Desperate, deep concern for his brother haunted his yellow eyes; shook in the trembling nervousness of his hands. Separating the two of them had been shattering. Pfrann was surprised to see Kira, secretly relieved to find her standing there. Voiced concerns over her presence and involvement had to do with terrified apprehension over Anon's reaction; far less severe than he had feared. The relationship between their father and Kira Nerys deemed potent and lethal by Anon, failed to impress itself upon him. If there was a mystery, he didn't see one, less interested in proving, disproving or even wondering about one. His father was his father. Whatever his father did, he did. The headache Anon strove to protect him from was his own. What Pfrann expected of Major Kira Nerys he got. Acknowledgment and recognition. Offers of assistance waiting to be accepted. She was useful. For whatever her own reasons, Pfrann ardently concurred with Kira's belief there was no difference between him and Ziyal. Equally entitled to the same treatment and helping hand.
"Come on," Kira's hand beckoned him out from the solitary confinement of his cell into the freedom of the corridor.
Pfrann's hesitation was brief. Immediately transforming from teary-eyed child to boastful self-confidence as he crossed the threshold, falling into his father's familiar slow saunter beside her with a provocative swish of his head and hips. "Aren't you afraid I'll escape?"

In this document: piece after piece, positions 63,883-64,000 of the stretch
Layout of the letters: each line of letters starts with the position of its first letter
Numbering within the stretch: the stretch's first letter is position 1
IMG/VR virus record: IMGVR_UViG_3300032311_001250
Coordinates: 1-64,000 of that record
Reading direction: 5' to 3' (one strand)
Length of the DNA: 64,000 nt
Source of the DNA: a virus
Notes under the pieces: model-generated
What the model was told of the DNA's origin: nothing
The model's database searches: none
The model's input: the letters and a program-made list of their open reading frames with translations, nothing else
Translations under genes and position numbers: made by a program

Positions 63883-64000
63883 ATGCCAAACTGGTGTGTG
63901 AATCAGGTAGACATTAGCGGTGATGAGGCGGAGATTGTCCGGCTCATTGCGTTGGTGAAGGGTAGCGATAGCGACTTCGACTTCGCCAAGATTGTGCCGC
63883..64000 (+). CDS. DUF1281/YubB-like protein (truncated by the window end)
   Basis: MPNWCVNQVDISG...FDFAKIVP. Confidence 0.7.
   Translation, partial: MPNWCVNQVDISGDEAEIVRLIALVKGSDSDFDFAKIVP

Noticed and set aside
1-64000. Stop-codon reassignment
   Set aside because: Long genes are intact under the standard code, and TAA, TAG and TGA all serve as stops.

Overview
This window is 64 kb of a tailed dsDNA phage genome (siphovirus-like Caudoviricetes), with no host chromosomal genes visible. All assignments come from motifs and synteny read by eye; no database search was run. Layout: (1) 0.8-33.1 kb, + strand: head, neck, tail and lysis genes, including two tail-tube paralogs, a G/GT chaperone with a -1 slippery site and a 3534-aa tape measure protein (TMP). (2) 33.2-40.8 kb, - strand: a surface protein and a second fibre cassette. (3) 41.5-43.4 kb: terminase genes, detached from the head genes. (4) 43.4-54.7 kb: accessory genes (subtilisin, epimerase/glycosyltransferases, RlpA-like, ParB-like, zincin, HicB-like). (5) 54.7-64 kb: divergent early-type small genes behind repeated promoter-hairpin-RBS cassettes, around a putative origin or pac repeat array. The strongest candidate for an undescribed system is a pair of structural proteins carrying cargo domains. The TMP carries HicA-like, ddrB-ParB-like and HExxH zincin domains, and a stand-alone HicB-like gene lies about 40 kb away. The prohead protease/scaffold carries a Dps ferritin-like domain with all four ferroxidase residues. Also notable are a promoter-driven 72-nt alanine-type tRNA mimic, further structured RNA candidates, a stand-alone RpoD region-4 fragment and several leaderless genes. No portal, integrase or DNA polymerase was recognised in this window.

Kira bit back her laugh. To save herself the trouble of having to chase after him down the Promenade she handed him a padd to review along with her assurance. He had a position and therefore status. She talked to that part of him. "You won't escape -- that's a summary of the situation. An agreement has been reached for the induction of ten sentries -- Damar said Dukat would be the one to take care of that?"
"Yes, that would be Anon's decision," Pfrann forgot about being impish; eagerly accepting the chance to bring himself current with their standing.
"You can discuss it with him," Kira nodded.
She was wrong. There was nothing to discuss. Pfrann knew what his brother's decision would be already; he knew what it was. When Anon saw this? Summaries or details, there were two glaring errors Pfrann spotted immediately. One was the jumbled nonsense about their quarters. The other was a computer generated picture of one of the Bajoran's responsible for Anon's assault; Anar's Deputy Dak'jar. That was not possible…unless? Anar's Dak'jar was Anar's Mister Damar? A traitor. If that was true Pfrann knew immediately who was behind the attack even if he didn't know their names. The Maquis. Janice as much in danger of a second attempt as either of them. Anon would stop thinking at Janice. That was another relationship Pfrann didn't fully comprehend other than he knew it was real. It existed. Not imaginary in its potency or control.
"Are we going to the Infirmary?" Pfrann looked up from the padd to the direction their walk was taking them.
"Yes," Kira smiled. "You can't be remanded to your quarters until the Cardassian security force is in place."